Pain: Is It a Perception or a Sensation?

There has been a periodic discussion on social media for a number of years on whether pain is a “sensation” or a “perception.” These are the many angles as I understand them:

  • Few people have made the case that pain is a sensation rather than a perception.
  • Many people have reacted by saying that this is essentially the opposite of how these terms are defined in the pertinent literature.
  • Even more people have observed the discussion from a distance and questioned if it has any real meaning or applications.

⇒Sensation and perception definitions

When sensory receptors pick up sensory stimuli, sensation happens. The organization, interpretation, and conscious awareness of those feelings are all parts of perception.

The process of identifying a stimulus and translating it into brain activity is known as sensation. The process of filtering, organizing, and interpreting sensory data to construct a conscious experience of a stimuli based on prior experiences is called perception.

The registration of a physical stimulus on our sensory receptors is referred to as a sensation. In other words, sensation is the first phase of a process that originates in the skin, ears, or eyes and concludes in the brain’s higher regions. In our neurological systems, sensation converts physical stimuli like light, sound waves, and mechanical vibrations into information. On the other hand, perception describes the subsequent stages of the perceptual process. Perception is the process of converting sensory information into a meaningful conscious experience.

The unpleasant sensation and perception of existing or impending tissue injury is known as pain. The stimulation of sensory receptors is known as nociception.

These citation unequivocally state that:

  • Pain can be appropriately described as a perception.
  • Nociception can properly be referred to as a sensation.
  • To say that pain is a sensation but not a perception is illogical.

This is the reason why nociception does not always translate into pain, as explained by pain experts including Tasha Stanton, Lorimer Moseley, and Mick Thacker. Nevertheless, for the reasons that follow, I believe that there are situations in which it is acceptable to refer to pain as a sensation, as in the expression “pain is an unpleasant sensation.” This is due to the fact that the terms perception and feeling are intrinsically ambiguous, have a lengthy history of changing in meaning, and are frequently used synonymously.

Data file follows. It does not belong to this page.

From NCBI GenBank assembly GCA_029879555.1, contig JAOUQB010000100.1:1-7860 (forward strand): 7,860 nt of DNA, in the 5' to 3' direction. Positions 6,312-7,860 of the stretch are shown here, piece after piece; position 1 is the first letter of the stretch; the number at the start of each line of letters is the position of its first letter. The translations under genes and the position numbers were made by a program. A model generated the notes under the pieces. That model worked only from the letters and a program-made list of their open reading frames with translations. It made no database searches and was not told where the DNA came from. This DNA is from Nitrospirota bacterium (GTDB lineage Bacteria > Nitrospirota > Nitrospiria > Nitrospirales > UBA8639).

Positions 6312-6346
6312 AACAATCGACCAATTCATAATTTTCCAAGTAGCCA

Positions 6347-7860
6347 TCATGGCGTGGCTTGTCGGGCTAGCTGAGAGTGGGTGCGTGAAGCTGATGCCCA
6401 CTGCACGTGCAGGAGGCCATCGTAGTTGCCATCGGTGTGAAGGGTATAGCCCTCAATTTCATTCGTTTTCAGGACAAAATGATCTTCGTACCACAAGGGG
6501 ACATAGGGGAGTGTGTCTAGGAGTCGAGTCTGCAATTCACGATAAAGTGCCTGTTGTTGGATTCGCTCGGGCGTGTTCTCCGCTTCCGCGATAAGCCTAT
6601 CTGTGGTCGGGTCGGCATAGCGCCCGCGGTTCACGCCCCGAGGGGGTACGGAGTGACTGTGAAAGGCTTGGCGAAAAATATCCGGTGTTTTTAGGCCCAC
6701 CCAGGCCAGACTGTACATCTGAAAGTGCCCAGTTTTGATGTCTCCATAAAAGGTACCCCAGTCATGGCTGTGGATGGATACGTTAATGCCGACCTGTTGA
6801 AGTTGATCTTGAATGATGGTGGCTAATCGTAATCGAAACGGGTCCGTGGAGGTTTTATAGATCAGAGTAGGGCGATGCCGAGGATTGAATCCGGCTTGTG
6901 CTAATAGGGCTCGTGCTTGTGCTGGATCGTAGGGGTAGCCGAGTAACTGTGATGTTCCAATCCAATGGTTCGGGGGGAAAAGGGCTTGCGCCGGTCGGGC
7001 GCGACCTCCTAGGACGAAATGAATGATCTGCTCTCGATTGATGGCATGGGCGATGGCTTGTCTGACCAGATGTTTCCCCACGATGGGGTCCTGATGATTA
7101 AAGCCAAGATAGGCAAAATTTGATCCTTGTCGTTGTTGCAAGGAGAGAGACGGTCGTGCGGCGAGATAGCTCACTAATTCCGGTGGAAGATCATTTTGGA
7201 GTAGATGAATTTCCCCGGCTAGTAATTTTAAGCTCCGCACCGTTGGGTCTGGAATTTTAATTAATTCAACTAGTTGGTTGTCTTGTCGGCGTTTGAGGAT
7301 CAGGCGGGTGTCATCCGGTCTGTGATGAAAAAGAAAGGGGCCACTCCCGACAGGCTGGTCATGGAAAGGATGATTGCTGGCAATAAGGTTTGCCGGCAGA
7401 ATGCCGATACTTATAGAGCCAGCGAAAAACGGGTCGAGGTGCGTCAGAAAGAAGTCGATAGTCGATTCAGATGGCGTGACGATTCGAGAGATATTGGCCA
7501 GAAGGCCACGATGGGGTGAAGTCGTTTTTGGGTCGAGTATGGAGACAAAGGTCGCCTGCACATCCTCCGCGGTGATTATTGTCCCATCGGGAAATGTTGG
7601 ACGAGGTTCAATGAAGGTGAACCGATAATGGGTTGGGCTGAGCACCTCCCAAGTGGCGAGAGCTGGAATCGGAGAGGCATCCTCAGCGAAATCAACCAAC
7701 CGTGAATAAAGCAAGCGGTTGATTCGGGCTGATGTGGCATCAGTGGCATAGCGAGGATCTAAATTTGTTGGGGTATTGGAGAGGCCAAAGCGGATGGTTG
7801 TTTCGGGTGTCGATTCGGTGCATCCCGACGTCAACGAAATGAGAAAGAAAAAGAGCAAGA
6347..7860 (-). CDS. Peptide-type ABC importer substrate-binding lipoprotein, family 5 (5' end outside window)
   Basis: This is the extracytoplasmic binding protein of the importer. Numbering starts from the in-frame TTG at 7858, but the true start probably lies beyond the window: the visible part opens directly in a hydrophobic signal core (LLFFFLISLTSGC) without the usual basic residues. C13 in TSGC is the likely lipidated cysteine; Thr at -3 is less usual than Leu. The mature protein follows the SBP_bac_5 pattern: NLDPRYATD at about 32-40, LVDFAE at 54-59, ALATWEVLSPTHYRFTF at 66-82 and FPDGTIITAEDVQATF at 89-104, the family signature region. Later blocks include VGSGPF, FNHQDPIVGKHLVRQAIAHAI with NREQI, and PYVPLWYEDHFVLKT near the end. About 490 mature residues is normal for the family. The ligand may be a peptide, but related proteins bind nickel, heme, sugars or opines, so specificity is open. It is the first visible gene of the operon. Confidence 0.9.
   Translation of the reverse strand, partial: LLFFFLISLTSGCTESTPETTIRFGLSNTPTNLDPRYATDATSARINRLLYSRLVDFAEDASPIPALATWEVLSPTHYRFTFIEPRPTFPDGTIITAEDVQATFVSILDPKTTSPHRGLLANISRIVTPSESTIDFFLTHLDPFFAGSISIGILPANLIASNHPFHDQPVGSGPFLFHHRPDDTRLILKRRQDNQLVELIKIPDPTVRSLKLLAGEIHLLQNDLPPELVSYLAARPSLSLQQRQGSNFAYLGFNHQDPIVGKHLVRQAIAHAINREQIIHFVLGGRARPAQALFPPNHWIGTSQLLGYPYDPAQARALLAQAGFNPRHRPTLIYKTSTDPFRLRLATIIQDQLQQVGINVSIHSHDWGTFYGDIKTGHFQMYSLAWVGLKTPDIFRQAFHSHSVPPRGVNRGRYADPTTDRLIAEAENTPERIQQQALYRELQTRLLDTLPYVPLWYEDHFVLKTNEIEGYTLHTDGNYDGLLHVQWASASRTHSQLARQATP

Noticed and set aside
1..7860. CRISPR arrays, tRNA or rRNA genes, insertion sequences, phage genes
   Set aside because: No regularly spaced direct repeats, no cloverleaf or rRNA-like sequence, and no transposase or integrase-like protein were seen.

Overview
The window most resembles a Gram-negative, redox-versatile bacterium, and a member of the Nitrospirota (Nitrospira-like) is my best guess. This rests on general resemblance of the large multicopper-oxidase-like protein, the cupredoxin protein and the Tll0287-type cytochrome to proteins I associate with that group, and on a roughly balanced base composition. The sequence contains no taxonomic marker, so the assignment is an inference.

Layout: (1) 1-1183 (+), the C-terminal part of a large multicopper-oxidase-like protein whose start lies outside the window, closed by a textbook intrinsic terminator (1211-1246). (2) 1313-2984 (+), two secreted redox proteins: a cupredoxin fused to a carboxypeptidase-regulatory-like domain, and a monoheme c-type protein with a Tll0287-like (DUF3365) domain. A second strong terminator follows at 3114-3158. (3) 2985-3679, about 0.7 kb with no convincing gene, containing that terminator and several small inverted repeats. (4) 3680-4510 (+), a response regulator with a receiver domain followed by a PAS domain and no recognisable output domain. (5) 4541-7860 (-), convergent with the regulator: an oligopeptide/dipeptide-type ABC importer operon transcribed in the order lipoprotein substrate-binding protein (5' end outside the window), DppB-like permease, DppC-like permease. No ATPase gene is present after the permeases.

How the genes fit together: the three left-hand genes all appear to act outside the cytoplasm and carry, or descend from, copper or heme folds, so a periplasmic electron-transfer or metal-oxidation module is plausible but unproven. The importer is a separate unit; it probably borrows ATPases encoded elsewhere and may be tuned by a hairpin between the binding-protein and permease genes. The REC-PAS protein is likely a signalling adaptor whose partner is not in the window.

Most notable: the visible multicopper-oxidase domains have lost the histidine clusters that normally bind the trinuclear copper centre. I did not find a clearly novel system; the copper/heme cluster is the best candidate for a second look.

⇒The definitions are unclear and have no significance.

Pain is the term used to describe a wide range of physiological processes that occur at every level of the nervous system and control all of our conscious perceptions of the outside world, including tastes, odors, touches, sights, sounds, and pain. As a result, they are unable to precisely or specifically identify such incidents.

Rather, they serve to highlight a fundamental truth about the brain structures that control our conscious experiences: information processing is comparatively straightforward, reflexive, and unimodal at the “bottom” end, close to the sensory receptors. Information processing gets more multimodal, integrative, and complicated toward the “top” end of the brain. Although this distinction aids in our understanding of the nervous system, it does not support a particular interpretation of the terms sensation and perception.

Another textbook, Sensation and Perception by Goldstein and Block, explains this concept.3. The introduction highlights the distinction between perception and sensation, but it quickly clarifies that there is no clear cut boundary between the two, that their usage has evolved over time, and that the current trend is to use the word perception more often than sensation because mounting evidence indicates that sensory data organization and filtering start almost immediately after transduction:

In the early days of perceptual psychology, sensation was studied; but, over time, researchers stopped referring to sensation as such. Sensations are therefore significant historically. However, in our context, perception encompasses all that is related to comprehending how our senses perceive the outside world.

Additionally, Goldstein and Block recognize that there are several traditions about the use of sensation and perception and that, in many situations, there is no right or wrong way to use them.

This explains why, even when referring to conscious experience, scientific authorities frequently use the term “sensation” in a very broad sense. For instance, in certain research, pain is described as “an unpleasant sensation.” Of course, studies on “the perception of pain” are also available. Both uses are acceptable since readers will understand the meaning of the sentences in both situations.

⇒How do we communicate with our patients?

This, I believe, is the main objection raised by those who argue against referring to pain as a perception. Each has contended that informing a client that their suffering is merely a perspective could be stigmatizing. This could mean that the client is to blame for their discomfort, that psychological flaws are the cause of their pain, or that tissue damage or nociception has nothing to do with the pain.

It appears that learning that their pain is a perspective could be harmful to some people. Others may find this idea to be empowering. In any case, this is unrelated to the debate over the appropriate scientific terminology for pain. For the latter purposes.

I hope the above material is helpful


  • Sensation and Perception, 2nd Edition
  • Goldstein and Block 2010. Sensation and Perception, 10th edition